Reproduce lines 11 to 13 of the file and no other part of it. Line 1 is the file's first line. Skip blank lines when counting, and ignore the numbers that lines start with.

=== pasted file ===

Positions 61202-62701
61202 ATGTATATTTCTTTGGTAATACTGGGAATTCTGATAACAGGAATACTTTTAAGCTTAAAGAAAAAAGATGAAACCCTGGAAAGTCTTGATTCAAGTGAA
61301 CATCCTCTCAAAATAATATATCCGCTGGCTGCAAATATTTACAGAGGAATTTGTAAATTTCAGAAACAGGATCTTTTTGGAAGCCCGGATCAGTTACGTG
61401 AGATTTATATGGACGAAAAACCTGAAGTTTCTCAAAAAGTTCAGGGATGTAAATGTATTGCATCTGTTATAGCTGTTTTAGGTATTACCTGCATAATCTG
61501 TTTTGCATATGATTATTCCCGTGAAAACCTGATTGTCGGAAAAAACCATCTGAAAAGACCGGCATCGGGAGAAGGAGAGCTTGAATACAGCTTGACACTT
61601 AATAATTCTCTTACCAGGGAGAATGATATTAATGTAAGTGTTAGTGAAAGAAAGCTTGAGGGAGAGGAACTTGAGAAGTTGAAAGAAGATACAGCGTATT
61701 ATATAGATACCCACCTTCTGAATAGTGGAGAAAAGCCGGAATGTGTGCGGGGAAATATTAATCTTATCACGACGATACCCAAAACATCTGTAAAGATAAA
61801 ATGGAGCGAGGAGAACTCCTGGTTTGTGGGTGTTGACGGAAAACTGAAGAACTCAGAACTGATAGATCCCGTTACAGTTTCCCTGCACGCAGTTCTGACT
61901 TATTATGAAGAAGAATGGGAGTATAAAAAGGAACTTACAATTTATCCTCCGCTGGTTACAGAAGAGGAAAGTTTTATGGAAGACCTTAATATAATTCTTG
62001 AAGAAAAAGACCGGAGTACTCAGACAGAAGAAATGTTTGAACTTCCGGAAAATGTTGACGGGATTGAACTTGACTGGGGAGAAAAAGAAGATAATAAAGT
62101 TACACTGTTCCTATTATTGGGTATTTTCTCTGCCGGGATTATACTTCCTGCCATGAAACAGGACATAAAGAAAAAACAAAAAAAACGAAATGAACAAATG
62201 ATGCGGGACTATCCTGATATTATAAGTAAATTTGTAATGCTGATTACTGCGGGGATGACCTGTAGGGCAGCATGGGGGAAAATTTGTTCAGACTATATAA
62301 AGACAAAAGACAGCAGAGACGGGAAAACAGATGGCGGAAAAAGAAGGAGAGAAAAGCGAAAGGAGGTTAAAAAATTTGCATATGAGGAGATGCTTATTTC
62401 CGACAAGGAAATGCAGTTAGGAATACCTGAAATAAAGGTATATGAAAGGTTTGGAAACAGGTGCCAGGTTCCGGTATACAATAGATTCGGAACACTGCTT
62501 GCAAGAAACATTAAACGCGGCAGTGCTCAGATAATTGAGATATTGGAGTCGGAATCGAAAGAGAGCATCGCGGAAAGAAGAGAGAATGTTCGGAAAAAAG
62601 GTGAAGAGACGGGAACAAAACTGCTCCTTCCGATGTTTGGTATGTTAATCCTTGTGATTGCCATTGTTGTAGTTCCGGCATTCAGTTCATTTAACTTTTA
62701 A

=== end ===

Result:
62101 TACACTGTTCCTATTATTGGGTATTTTCTCTGCCGGGATTATACTTCCTGCCATGAAACAGGACATAAAGAAAAAACAAAAAAAACGAAATGAACAAATG
62201 ATGCGGGACTATCCTGATATTATAAGTAAATTTGTAATGCTGATTACTGCGGGGATGACCTGTAGGGCAGCATGGGGGAAAATTTGTTCAGACTATATAA
62301 AGACAAAAGACAGCAGAGACGGGAAAACAGATGGCGGAAAAAGAAGGAGAGAAAAGCGAAAGGAGGTTAAAAAATTTGCATATGAGGAGATGCTTATTTC